Let Harme not reach me from their Eye.

Boy 412 slowly faded into the drizzle, leaving a canoe paddle hanging eerily in midair. Jenna took a deep breath and tried the spell for herself.

“You’re still there, Jen,” said Nicko. “Try again.”

The third time was a charm. Jenna’s canoe paddle now hovered in the air next to Boy 412’s.

“Your turn, Nicko,” said Jenna’s voice.

“Hang on a minute,” said Nicko. “I never did this one.”

“Well, do your own, then,” said Jenna. “It doesn’t matter as long as it works.”

“Well, er, I don’t know if it does work. And it doesn’t do the ‘Harme not reach me’ thing at all.”

“Nicko!” protested Jenna.

“All right, all right. I’ll try it.”

“Not seen, Not heard…um…I can’t remember the rest.”

“Try ‘Not seen, not heard, not a whisper, not a word,’” suggested Boy 412 from out of nowhere.

“Oh, yes. That’s it. Thanks.”

The spell worked. Nicko faded slowly away.

“You all right, Nicko?” asked Jenna. “I can’t see you.”

There was no reply.

“Nicko?”

Nicko’s paddle waggled frantically up and down.

“We can’t see him and he can’t see us because his Unseen is different from ours,” said Boy 412 slightly disapprovingly, “and we won’t be able to hear him either, because it’s mainly a silent spell. And it doesn’t protect him.”

“Not a lot of good, then,” said Jenna.

“No,” said Boy 412. “But I’ve got an idea. This should do it:

Between the spells within our power,

Give us one Harmonious Hour.

“There he is!” said Jenna, as the shadowy form of Nicko Appeared. “Nicko, can you see us?” she asked.

Nicko grinned and made a thumbs-up sign.

“Wow, you’re good,” Jenna told Boy 412.

It was becoming misty as Nicko, using the silent part of his spell, paddled them out from the Deppen Ditch into the open waters of the river. The water was calm and heavy, spotted with a fine drizzle. Nicko was careful to create as little disturbance as possible, just in case a pair of keen eyes from the crow’s nest might be drawn to the strange swirls on the surface of the water, steadily making their way toward the ship.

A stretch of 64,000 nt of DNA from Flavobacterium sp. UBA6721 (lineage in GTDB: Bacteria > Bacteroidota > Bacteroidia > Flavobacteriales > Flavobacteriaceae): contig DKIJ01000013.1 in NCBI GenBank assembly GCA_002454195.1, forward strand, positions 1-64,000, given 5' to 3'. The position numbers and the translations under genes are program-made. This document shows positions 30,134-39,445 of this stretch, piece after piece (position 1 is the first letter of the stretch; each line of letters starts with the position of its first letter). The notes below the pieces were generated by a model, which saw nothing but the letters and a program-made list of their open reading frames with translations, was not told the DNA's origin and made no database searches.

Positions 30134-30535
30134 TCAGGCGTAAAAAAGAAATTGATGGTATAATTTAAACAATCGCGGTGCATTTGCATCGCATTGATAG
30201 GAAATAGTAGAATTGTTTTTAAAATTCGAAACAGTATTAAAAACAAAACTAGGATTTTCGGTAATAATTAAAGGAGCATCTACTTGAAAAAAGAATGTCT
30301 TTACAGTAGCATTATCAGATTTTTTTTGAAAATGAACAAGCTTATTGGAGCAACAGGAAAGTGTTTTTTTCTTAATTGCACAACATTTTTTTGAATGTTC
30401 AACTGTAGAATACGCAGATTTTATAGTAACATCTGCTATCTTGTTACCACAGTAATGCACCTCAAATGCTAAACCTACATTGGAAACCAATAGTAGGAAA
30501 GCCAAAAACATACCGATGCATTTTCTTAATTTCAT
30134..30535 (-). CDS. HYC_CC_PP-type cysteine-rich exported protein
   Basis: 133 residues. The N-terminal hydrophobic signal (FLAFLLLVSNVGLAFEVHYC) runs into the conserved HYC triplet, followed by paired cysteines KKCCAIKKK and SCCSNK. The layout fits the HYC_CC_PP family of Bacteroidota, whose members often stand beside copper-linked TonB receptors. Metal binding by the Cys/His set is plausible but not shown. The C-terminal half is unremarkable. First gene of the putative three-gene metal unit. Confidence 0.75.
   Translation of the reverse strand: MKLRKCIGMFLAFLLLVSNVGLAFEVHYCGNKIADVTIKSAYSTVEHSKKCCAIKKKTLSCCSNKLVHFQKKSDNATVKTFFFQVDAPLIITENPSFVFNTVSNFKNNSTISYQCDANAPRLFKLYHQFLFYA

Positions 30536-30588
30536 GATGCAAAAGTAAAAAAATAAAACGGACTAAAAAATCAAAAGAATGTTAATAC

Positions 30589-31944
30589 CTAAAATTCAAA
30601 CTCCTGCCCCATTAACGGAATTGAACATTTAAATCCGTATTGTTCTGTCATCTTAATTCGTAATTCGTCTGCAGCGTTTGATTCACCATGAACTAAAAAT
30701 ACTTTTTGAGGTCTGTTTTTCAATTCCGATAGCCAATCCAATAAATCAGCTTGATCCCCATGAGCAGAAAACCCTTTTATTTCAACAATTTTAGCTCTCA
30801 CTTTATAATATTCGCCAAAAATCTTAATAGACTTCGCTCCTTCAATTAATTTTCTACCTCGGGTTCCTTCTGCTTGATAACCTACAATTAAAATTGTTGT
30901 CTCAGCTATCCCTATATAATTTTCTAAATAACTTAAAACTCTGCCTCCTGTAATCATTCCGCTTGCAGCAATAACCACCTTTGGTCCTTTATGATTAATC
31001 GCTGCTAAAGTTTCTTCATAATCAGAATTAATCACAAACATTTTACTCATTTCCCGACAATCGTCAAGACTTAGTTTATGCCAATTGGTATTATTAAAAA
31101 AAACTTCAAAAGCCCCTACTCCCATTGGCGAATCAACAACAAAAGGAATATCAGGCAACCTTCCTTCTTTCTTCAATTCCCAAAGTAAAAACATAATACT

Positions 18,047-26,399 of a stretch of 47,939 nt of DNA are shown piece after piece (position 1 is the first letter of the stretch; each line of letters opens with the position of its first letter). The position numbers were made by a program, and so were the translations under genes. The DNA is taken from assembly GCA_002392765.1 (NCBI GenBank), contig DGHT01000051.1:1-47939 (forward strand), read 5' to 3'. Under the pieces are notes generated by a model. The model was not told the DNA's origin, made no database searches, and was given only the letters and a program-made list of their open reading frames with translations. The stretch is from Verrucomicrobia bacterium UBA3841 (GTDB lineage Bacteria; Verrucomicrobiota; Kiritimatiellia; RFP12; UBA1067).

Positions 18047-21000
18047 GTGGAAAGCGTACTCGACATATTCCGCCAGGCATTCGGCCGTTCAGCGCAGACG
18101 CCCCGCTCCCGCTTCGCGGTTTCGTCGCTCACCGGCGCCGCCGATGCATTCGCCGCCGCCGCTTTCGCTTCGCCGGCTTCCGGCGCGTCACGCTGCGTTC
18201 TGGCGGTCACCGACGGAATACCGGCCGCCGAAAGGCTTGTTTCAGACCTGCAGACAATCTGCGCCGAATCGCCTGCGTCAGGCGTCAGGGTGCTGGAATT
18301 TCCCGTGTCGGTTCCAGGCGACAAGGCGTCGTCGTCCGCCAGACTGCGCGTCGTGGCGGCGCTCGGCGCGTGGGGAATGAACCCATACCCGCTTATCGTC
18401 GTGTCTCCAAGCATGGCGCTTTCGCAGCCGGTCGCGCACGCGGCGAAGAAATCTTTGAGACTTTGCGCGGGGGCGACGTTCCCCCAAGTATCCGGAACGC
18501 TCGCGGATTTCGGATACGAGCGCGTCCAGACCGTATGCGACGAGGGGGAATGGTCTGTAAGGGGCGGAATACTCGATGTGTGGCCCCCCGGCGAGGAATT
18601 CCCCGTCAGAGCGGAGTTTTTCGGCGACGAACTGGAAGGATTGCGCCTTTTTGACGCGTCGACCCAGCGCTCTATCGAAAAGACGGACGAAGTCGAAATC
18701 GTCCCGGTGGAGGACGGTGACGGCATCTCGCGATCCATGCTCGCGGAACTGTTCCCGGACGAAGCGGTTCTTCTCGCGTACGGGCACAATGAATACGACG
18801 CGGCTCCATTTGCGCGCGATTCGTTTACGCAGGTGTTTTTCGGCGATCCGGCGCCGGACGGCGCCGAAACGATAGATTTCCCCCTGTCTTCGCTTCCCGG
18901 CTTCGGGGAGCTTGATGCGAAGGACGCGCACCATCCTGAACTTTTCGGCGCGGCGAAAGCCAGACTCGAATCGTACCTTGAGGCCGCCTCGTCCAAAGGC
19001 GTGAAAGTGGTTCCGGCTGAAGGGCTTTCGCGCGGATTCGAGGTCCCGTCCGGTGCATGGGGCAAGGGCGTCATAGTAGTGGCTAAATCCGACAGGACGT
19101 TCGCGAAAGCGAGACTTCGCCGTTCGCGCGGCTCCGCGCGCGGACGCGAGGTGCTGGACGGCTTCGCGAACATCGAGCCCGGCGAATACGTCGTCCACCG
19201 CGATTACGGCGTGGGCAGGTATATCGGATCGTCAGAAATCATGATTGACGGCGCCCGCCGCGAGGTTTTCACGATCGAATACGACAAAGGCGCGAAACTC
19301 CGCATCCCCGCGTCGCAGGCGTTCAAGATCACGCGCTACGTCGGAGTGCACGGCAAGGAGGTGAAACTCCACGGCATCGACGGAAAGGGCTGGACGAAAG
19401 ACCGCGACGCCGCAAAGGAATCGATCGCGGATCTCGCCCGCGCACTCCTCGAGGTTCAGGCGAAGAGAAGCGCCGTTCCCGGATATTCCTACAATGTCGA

Nicko made good progress, and soon the steep black sides of the Vengeance reared up before them through the misty drizzle, and the Unseen Muriel Two reached the bottom of the rope ladder. They decided that Nicko would stay with the canoe while Jenna and Boy 412 tried to find out if Marcia was being held on the ship and, if possible, set her free. If they needed any help, Nicko would be ready. Jenna hoped they wouldn’t. She knew that Nicko’s spell would not protect him if he got into any trouble. Nicko held the canoe steady while first Jenna and then Boy 412 climbed uncertainly onto the ladder and started the long precarious climb to the Vengeance.

Nicko watched them with an uneasy feeling. He knew that Unseens can leave shadows and strange disturbances in the air, and a Necromancer like DomDaniel would have no trouble spotting them. But all Nicko could do was silently wish them luck. He had decided that if they did not come back by the time the tide had risen halfway up the Deppen Ditch, he would go in search of them, whether his spell protected him or not.

To pass the time, Nicko climbed into the Hunter’s canoe. He may as well make the most of his wait, he thought, and sit in a decent boat. Even if it was a bit slimy. And smelly. But he’d smelled worse in some of the fishing boats he used to help out on.

It was a long climb up the rope ladder and not an easy one. The ladder kept bumping against the ship’s sticky black sides and Jenna was afraid that someone on board might hear them, but all was quiet above. So quiet that she began to wonder if it was some kind of ghost ship.

As they reached the top, Boy 412 made the mistake of looking down. He felt sick. His head swam with the giddy sensation of height, and he very nearly lost his grip on the rope ladder as his hands became suddenly clammy. The water was dizzyingly far away. The Hunter’s canoe looked tiny, and for a moment he thought he saw someone sitting in it. Boy 412 shook his head. Don’t look down, he told himself sternly. Don’t look down.

Jenna had no fear of heights. She easily clambered up onto the Vengeance and hauled Boy 412 over the gap between ladder and deck. Boy 412 kept his eyes firmly fixed on Jenna’s boots as he wriggled onto the deck and shakily stood up.

Jenna and Boy 412 looked around them.